The major research thrust in this group is to harness the power of wet-chemical synthesis methods, to create novel materials that display unique physical properties. In nanoscale particles and composites, one can access a range of physical phenomena, such as quantum confinement or plasmonic effects, whose influences can be modified and balanced through choice of material(s) and careful control over particle size and shape. Colloidal syntheses have been shown to hold the promise for delivering the necessary size/shape control for an ever increasing range of metal, semiconductor and dielectric materials. Importantly, the product nanocrystals are usually dispersible, which renders them amenable to further reaction to create heterostructures of varied complexity, or to low-cost solution processing into composites or simple thin films for application, e.g. in optical devices.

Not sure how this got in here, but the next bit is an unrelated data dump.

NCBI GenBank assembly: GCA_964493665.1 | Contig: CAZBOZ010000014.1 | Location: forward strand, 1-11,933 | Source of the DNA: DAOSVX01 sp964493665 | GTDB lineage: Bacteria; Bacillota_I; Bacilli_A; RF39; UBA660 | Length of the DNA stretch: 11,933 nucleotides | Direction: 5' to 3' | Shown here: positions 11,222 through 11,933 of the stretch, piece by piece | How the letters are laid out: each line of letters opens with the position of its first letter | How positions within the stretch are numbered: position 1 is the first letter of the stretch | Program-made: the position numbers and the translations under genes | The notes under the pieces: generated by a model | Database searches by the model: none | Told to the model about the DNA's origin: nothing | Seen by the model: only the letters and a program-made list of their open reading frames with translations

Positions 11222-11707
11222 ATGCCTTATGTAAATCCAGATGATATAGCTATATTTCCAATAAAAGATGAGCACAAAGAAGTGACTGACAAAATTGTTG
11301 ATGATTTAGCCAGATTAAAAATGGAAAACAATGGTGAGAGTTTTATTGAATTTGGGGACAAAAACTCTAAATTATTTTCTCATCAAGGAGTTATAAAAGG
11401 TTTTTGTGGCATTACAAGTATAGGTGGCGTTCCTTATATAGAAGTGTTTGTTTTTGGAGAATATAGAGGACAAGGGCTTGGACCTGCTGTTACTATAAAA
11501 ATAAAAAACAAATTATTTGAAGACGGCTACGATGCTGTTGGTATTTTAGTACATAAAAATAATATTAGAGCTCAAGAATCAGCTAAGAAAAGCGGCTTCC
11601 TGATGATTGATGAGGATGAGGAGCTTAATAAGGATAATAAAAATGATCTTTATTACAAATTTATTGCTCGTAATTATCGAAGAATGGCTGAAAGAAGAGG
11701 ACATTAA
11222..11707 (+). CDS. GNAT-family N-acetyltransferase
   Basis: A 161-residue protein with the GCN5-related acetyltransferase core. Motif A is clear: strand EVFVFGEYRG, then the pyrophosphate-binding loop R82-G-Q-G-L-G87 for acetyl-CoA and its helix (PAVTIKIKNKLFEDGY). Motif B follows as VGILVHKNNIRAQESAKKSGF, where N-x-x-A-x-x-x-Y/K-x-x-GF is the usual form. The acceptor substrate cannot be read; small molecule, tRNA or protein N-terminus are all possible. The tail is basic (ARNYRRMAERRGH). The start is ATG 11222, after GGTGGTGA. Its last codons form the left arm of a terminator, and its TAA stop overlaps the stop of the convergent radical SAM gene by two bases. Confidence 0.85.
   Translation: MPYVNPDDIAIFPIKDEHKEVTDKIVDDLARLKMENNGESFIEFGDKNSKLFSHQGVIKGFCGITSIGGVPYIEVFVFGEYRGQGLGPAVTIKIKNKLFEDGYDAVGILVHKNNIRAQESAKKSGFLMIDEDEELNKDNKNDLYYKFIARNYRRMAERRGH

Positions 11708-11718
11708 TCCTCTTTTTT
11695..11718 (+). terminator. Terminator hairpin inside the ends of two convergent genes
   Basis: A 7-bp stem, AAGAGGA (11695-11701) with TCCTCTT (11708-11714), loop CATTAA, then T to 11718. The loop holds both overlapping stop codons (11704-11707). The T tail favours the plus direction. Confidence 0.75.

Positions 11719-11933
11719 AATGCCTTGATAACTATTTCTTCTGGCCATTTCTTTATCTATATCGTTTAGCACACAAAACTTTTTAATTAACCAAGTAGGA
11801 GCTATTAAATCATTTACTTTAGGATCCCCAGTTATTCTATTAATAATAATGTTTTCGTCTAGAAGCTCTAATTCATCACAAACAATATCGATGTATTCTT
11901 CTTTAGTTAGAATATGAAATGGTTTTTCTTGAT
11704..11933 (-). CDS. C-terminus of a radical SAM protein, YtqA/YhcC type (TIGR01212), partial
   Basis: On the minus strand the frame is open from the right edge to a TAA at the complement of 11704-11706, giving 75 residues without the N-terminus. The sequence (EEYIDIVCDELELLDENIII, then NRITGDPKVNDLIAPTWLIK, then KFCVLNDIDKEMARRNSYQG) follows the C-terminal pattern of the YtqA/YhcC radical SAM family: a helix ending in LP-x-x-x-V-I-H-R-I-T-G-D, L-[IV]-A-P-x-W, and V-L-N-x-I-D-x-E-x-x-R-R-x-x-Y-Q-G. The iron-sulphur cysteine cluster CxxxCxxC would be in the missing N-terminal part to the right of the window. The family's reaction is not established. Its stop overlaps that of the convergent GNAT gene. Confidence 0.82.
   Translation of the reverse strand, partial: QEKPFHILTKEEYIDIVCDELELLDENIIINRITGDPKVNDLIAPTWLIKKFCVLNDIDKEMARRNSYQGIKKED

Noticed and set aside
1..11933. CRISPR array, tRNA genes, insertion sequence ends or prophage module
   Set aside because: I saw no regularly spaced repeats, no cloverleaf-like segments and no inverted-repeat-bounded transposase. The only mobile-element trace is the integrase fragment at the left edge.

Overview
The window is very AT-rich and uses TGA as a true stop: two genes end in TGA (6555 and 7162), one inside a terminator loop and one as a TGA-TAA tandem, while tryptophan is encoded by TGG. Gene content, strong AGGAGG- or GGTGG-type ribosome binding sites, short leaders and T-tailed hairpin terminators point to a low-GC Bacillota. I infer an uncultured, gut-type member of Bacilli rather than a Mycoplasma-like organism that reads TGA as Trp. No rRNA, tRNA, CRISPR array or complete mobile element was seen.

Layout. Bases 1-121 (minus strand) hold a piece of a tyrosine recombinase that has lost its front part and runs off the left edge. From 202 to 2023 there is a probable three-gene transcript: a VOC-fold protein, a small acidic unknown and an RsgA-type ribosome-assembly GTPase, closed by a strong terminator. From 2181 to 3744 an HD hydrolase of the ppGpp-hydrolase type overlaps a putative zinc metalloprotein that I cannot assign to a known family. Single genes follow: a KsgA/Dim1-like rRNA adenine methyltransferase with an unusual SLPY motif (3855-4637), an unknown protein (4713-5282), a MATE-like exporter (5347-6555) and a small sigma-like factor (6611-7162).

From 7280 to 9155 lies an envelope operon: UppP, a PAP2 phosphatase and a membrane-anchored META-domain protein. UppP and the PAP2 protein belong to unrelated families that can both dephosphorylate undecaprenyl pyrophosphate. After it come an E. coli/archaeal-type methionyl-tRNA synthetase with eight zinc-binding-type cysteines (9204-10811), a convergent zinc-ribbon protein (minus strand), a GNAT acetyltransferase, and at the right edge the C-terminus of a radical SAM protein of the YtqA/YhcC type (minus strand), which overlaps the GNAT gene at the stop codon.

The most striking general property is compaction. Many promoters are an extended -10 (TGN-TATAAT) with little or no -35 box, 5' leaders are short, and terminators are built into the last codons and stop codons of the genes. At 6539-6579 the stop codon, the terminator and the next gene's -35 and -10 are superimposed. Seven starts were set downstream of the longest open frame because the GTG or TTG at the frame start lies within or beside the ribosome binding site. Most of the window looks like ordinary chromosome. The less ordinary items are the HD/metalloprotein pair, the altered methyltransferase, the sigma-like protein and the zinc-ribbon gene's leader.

Another key advantage of colloidal synthesis is the flexibility to create unique material combinations that bring together multiple functionalities. One example of this is the creation of magneto-optical nanomaterials, in which magnetically-active species (either individual high-spin ions or nanosized metal domains) are incorporated directly into an optically active semiconductor nanostructure. The results are bifunctional materials that often display interesting interplay between the observable effects, ranging from simple magnetic switching of emission to tunable exchange interactions between semiconductor- and metal-based electronic states.
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